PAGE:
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How much continuity will the Seahawks offensive line have into 2020?

Seattle Seahawks v Atlanta Falcons Photo by Carmen Mandato/Getty Images

With a half dozen games to go in the 2019 regular season, the offensive line of the Seattle Seahawks has underperformed relative to expectations for the year. Those expectations were set very high back in the summer, when starting left tackle Duane Brown stated the group of linemen the Hawks had assembled had the potential to be the best offensive line in football.

It may be true that the group had that potential, but to this point in the season that has not been the case, as the unit ranks at or near the bottom of the league in several offensive line metrics from multiple different providers.

Offensive line rankings for Seattle Seahawks from the various available metrics

Provider Metric Ranking
Provider Metric Ranking
Football Outsiders Run Blocking 20th (Through Week 10)
Football Outsiders Pass Blocking 20th (Through Week 10)
PFF Pass Blocking Grade 29th
PFF Run Blocking Grade 13th
PFF Pass Blocking Efficiency 26th
ESPN PBWR 28th (Through Week 10)

In short, it’s not been pretty, and that is in spite of the fact that the team returned four starters from the 2018 unit that fans felt performed well. Duane Brown, Justin Britt, D.J. Fluker and Germain Ifedi combined to start 55 of 80 available games over the course of the 2018 season, and hopes were high for high level play for the group. Add in that Ethan Pocic and George Fant returned in depth roles as well, and there was certainly reason for optimism.

However, between a biceps injury to Brown, a season ending knee injury for Britt, a hamstring injury suffered by Fluker and a lower leg injury that kept Mike Iupati from starting in Week 1, the anticipated continuity simply hasn’t been there. Only Ifedi has started all ten games on the offensive line for the Hawks, and that’s something many fans would prefer not to be the case. Thus, it becomes apparent that the group could see significant changes, if not a complete overhaul, heading into 2020, and to that end we’ll take a look at the group by position.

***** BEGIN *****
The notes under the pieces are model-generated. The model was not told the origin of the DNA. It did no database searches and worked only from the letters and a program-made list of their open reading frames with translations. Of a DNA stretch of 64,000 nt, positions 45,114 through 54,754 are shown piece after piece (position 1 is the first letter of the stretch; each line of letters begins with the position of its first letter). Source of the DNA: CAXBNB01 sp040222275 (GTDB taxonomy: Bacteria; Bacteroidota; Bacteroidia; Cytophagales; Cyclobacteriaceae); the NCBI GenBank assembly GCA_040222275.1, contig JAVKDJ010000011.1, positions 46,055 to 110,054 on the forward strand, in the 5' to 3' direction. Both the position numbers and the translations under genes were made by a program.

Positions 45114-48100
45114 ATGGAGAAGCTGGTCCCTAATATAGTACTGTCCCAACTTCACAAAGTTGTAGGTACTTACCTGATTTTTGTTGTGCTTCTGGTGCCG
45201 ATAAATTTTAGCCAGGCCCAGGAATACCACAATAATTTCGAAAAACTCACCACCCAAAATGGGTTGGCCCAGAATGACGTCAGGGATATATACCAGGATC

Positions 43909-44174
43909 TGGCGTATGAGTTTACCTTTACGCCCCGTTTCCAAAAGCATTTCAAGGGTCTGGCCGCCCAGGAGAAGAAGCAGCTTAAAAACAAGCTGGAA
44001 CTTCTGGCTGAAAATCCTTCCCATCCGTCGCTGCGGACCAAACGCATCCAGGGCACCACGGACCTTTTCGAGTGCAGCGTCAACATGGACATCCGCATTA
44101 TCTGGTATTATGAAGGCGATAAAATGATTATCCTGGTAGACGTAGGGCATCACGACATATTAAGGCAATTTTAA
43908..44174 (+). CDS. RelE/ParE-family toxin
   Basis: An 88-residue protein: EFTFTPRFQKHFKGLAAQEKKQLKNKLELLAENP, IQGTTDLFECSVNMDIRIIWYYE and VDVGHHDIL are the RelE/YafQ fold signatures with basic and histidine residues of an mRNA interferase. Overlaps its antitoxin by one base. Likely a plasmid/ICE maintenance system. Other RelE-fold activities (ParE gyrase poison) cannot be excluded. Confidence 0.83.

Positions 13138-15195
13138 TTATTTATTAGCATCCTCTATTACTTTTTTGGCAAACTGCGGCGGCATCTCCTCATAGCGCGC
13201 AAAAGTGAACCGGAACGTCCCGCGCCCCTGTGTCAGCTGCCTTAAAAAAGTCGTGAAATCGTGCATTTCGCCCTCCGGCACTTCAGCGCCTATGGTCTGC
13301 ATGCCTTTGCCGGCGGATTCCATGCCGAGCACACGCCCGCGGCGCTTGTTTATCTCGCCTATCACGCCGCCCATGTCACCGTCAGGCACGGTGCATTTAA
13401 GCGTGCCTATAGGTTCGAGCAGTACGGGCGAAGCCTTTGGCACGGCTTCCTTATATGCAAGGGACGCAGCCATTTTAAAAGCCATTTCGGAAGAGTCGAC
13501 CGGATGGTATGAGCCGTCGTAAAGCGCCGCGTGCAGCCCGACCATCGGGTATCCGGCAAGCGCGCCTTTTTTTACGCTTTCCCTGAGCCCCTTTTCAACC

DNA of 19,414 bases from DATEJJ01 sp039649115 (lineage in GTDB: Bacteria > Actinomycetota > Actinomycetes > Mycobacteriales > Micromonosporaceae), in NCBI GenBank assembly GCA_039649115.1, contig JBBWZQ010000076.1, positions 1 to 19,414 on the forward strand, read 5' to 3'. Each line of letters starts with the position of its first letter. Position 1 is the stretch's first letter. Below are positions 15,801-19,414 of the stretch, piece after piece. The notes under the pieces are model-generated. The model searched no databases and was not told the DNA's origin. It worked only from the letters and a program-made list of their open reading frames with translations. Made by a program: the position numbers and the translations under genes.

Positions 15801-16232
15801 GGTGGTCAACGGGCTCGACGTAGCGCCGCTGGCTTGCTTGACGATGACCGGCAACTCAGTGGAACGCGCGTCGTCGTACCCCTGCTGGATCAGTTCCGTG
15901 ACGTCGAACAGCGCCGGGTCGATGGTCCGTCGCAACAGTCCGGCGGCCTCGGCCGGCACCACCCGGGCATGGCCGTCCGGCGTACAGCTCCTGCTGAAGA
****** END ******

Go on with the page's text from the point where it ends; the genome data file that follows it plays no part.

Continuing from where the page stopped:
The tackle position currently has the most question marks for the group through the offseason and into next year. While left tackle Duane Brown is under contract through 2021, his play so far this season appears to show some slippage as he continues to age. At 34 he’s the fourth oldest offensive tackle to have started at least five games this season (Only Andrew Whitworth, Jason Peters and Donald Penn are older), and his PFF grades are the lowest they have been since his rookie season.

In short, Brown’s not performing at the level he’s used to. Part of it could easily be explained by the biceps injury, but at times it’s also appeared that he may have lost a step, and is getting beat to the outside and upfield more often than he has in seasons past. Whether age has finally caught up to Brown, or whether it’s been a combination of factors, this is certainly something to watch down the stretch.

Beyond the questions about Brown’s performance, the two tackles directly behind Brown on the depth chart, Fant and Ifedi, are both unsigned past this year. Both young (Fant will turn 28 next July, Ifedi 26 next June) and with enough athletic potential and experience that they could each potentially sign a lucrative deal in free agency in March, neither is likely to be inexpensive. Fans have criticized the play of both at times, but both appear likely to sign contracts larger than many Seattle fans would want to give to either, whether with the Seahawks or with another team remains to be seen.

Behind those two is Jamarco Jones, who has yet to take a regular season snap at tackle in his NFL career, but who flashed some potential at guard earlier this season. However, Jones has not played a single offensive snap since he was destroyed by the Atlanta Falcons defensive line in the lone drive of action he saw in Week 8.

Therefore, at the present moment, the tackle position for the Seahawks for 2020 is a $12.5M question mark in Brown, with a whole lot of uncertainty beyond that. The team has preached quite a bit about continuity in seasons past, but at this point, it appears unlikely there will be significant continuity at tackle heading into next year.